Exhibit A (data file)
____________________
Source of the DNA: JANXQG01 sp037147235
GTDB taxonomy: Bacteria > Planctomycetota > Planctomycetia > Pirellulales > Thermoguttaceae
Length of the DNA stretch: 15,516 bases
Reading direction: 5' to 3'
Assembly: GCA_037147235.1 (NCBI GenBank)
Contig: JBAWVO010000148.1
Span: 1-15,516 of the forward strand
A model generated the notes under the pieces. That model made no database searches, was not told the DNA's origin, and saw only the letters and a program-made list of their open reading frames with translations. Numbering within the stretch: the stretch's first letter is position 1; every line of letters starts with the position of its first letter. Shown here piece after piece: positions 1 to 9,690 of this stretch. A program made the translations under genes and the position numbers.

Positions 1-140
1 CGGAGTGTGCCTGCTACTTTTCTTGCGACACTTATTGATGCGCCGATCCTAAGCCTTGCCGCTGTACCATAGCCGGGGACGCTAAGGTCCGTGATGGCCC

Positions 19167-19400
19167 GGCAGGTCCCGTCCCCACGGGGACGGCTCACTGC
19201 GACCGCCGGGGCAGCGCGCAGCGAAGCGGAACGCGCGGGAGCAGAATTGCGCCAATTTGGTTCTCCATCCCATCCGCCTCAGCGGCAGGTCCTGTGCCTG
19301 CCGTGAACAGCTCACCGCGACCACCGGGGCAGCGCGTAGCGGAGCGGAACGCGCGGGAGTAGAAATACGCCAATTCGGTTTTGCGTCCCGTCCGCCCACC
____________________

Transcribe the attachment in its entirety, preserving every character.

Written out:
Source of the DNA: JANXQG01 sp037147235
GTDB taxonomy: Bacteria > Planctomycetota > Planctomycetia > Pirellulales > Thermoguttaceae
Length of the DNA stretch: 15,516 bases
Reading direction: 5' to 3'
Assembly: GCA_037147235.1 (NCBI GenBank)
Contig: JBAWVO010000148.1
Span: 1-15,516 of the forward strand
A model generated the notes under the pieces. That model made no database searches, was not told the DNA's origin, and saw only the letters and a program-made list of their open reading frames with translations. Numbering within the stretch: the stretch's first letter is position 1; every line of letters starts with the position of its first letter. Shown here piece after piece: positions 1 to 9,690 of this stretch. A program made the translations under genes and the position numbers.

Positions 1-140
1 CGGAGTGTGCCTGCTACTTTTCTTGCGACACTTATTGATGCGCCGATCCTAAGCCTTGCCGCTGTACCATAGCCGGGGACGCTAAGGTCCGTGATGGCCC

Positions 19167-19400
19167 GGCAGGTCCCGTCCCCACGGGGACGGCTCACTGC
19201 GACCGCCGGGGCAGCGCGCAGCGAAGCGGAACGCGCGGGAGCAGAATTGCGCCAATTTGGTTCTCCATCCCATCCGCCTCAGCGGCAGGTCCTGTGCCTG
19301 CCGTGAACAGCTCACCGCGACCACCGGGGCAGCGCGTAGCGGAGCGGAACGCGCGGGAGTAGAAATACGCCAATTCGGTTTTGCGTCCCGTCCGCCCACC